Mixed gas cylinder fillers
Those organisations involved in the filling of mixed gas cylinders for the beverage gas industry should ensure that, in addition to the requirements set out in BSEN1919 and BSEN1920, immediately prior to filling any cylinder with carbon dioxide/nitrogen mixtures that the internal surfaces are completely free of any contamination, particularly liquids such as beer, soft drink concentrate and cleaning fluid. TD5/044 gives a hierarchy in the methods of to detection that can be used. These are:
- Check to make sure that residual pressure remains in the cylinder. The use of the RPV aids this process.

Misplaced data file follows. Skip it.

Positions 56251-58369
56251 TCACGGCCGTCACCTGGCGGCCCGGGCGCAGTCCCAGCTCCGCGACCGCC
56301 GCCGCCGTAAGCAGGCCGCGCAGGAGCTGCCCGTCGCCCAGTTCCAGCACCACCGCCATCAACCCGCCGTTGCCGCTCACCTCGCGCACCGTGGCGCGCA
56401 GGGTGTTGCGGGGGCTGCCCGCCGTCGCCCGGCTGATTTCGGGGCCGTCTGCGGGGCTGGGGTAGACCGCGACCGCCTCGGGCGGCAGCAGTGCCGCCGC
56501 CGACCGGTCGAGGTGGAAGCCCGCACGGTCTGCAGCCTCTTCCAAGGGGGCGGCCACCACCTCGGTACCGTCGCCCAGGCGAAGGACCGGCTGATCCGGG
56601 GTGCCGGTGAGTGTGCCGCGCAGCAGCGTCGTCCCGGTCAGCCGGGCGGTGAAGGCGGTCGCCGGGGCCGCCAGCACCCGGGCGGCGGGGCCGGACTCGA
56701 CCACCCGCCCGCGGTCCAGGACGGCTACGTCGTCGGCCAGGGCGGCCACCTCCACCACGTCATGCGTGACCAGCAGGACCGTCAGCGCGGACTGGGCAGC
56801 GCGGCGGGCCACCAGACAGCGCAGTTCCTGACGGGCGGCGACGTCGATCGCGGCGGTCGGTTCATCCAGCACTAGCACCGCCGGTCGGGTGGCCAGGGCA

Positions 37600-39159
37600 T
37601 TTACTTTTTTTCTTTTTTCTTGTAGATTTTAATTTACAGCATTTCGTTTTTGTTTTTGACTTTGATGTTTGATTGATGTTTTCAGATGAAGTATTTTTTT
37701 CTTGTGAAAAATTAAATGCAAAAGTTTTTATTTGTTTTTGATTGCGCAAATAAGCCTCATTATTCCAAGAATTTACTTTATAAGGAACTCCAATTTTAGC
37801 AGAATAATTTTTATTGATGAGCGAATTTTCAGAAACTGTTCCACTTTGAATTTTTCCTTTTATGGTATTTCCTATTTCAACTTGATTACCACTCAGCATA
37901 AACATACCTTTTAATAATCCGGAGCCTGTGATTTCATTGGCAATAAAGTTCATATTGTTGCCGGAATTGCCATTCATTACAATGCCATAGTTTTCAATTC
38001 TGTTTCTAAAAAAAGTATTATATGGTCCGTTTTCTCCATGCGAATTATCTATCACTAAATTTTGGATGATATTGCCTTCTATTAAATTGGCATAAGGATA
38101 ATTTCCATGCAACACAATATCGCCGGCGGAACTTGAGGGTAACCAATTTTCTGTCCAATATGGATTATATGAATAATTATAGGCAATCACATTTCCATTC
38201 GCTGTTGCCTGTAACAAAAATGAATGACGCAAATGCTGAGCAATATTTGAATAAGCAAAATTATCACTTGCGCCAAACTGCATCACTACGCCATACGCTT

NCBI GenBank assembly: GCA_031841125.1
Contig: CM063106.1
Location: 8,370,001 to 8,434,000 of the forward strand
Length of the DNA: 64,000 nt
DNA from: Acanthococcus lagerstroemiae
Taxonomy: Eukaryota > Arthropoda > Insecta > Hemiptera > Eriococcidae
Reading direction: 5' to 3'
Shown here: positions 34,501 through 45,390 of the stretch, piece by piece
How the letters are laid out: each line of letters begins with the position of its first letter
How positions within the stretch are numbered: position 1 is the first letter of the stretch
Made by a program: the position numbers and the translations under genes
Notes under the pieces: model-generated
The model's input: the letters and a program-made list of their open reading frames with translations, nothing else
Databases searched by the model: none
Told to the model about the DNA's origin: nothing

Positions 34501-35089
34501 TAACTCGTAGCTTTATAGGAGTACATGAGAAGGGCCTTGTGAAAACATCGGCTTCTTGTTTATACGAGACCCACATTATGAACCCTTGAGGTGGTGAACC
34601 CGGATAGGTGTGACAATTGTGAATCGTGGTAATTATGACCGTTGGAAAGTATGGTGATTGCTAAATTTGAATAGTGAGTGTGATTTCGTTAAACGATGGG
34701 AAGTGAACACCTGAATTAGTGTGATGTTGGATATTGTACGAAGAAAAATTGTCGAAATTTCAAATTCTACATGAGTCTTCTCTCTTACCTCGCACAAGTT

- Weight check designed to detect very low levels of contamination. However cylinder tare weights are normally only specified to 100 grams and it has been shown that as little as 5 grams of water could be enough to destroy a gas cylinder. For a weight check to be effective it must address these factors and be sensitive enough to register these levels of contamination.
- Moisture detection; however there are limitations in its use. Moisture detection may be appropriate for on line monitoring of the gas going into the cylinder but it is an unreliable method of detecting moisture already present inside the cylinder from either rainwater or liquid backfeed.
- An alternative method is cylinder evacuation by use of a vacuum pump. This is a very reliable method of detecting free moisture within a cylinder if the correct equipment is available.